In Toronto last month, five Africans were among the recipients of what are reportedly the most expensive championship rings ever made. Each ring is a thick 14-karat gold band studded with 17 rubies and 650 diamonds. They were forged to celebrate the Toronto Raptors’ first-ever NBA title, secured in June this year, and awarded to the victorious players, coaching staff and executives.
Although the team is Canadian, and the league is American, the Raptors’ success has a distinctly pan-African feel. One of the players is Congolese, another is Nigerian and another is Cameroonian. And, on the executive/coaching and scouting staff, there are representatives from Nigeria, Eswatini, Egypt and South Africa. This high proportion of Africans is no mistake.
On Monday this week, in Johannesburg, a tall Nigerian man in a buba-style shirt and a colourfully-beaded bracelet spelling out the word “Masai” on his right wrist walked into a boardroom.
“I’m sorry for keeping you waiting, guys,” he said.
Masai Ujiri is a busy man. He is a high-level international sports executive in a multibillion dollar American industry, and the mastermind of the Raptors’ championship season: the first time a non-American team has won the championship in its history.
When asked by the Mail & Guardian about whether he felt it was important to have African presence in his organisation, Ujiri admitted that he may be biased towards his continent but that he genuinely believes it’s about expertise.
“I want excellence. I don’t just put people to put people. We look for people all over the world. The Africans I have there are the best … I think about this continent and it opens my mind, but it boils down to talent and being smart.”
For the same reason, Ujiri says he has made an effort to make his team more gender-balanced — the organisation has gone from employing one woman to 15.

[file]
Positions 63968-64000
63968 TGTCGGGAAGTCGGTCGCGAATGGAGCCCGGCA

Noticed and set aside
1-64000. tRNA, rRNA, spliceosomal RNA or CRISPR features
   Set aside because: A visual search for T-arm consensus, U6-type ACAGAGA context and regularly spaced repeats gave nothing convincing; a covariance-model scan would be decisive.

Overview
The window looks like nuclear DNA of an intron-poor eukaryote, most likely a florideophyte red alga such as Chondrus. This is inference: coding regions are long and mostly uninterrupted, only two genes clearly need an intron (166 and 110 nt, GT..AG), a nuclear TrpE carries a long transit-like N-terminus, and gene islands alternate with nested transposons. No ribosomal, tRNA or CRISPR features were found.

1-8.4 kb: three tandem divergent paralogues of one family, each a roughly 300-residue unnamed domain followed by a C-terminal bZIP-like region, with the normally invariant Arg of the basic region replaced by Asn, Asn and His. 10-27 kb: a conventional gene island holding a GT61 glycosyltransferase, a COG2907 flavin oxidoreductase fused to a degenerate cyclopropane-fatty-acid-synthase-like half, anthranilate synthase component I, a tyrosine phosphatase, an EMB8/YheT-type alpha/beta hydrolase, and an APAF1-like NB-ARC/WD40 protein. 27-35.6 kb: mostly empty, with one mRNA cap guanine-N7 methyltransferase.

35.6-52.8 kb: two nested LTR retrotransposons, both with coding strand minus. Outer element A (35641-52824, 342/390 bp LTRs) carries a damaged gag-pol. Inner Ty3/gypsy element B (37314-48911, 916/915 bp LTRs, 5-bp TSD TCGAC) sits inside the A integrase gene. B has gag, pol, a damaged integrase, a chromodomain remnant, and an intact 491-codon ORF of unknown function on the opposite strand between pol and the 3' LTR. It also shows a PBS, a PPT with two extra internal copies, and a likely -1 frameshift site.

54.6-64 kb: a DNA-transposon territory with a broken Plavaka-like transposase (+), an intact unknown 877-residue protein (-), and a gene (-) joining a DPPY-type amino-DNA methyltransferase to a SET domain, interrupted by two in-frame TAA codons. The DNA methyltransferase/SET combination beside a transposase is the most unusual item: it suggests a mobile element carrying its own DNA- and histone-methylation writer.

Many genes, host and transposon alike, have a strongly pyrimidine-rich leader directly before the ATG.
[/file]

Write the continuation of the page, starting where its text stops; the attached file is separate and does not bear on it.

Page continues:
“To me, it’s just [about] equal opportunity. It’s very simple. Again, I don’t hire women just to hire women. They help the organisation in a big way.”
Ujiri played basketball at college level in the United States and later professionally all over Europe for six years. His official NBA journey began in 2002 when he landed a job as an unpaid scout for Orlando Magic. He was eventually hired as an international scout by the Denver Nuggets, where he stayed for about four years before moving to the Raptors as a director of scouting. He became assistant general manager in 2008.
In 2010 he moved back to the Nuggets as general manager and executive vice-president of basketball operations. He won NBA executive of the year in 2013 before returning to Toronto the next year as president of basketball operations. He has been pivotal to the success of the team ever since — as has the strong contingent from his home continent.
This week, he was in Johannesburg participating in the African Investment Forum’s panel discussions and pushing his “sports is the next big thing in Africa” agenda. He implored governments not to appoint arbitrary politicians to sports leadership positions, encouraged them to support sports in general and to continue to build arenas on the continent.
While at the forum, Ujiri presented Toronto Raptors jerseys to Rwandan President Paul Kagame (who frequently attends NBA events) and African Development Bank president Akinwumi Adesina. A jersey for Cyril Ramaphosa was accepted by Gauteng Premier David Makhura on the South African president’s behalf.
This is not Ujiri’s first brush with politics. In 2018, he donated a basketball court to a community centre in Alego, Kenya, alongside Barack Obama. The facility was created at the urging of the former US president’s half-sister, Auma Obama.
Both Ujiri and Barack have been touted to be a part of the upcoming pan-African Basketball Africa League (BAL), although no official word or titles have been confirmed. When asked about his role in the BAL at the closed media session on Monday, Ujiri said he would “do everything he can to make this league work” and “whatever he is asked to do” by the new league and its supporters.
Ujiri’s rise to executive prominence is particularly noteworthy when one considers that the NBA is ranked fourth in professional international sports leagues when it comes to revenue.
His successes are drawing envious glances from the Raptors’ competitors. Recently, reports have been circulating that the New York Knicks, the NBA’s most lucrative team despite perennial lacklustre performances in recent years, are looking to lure Ujiri away from Toronto.
Regardless of whether he moves or not, Ujiri said that he will always share his victories with Africa: “Winning [the championship] on the global stage, that’s big because now we’re saying to ourselves, ‘Yes, we can. We can do it.’ And others can do it.”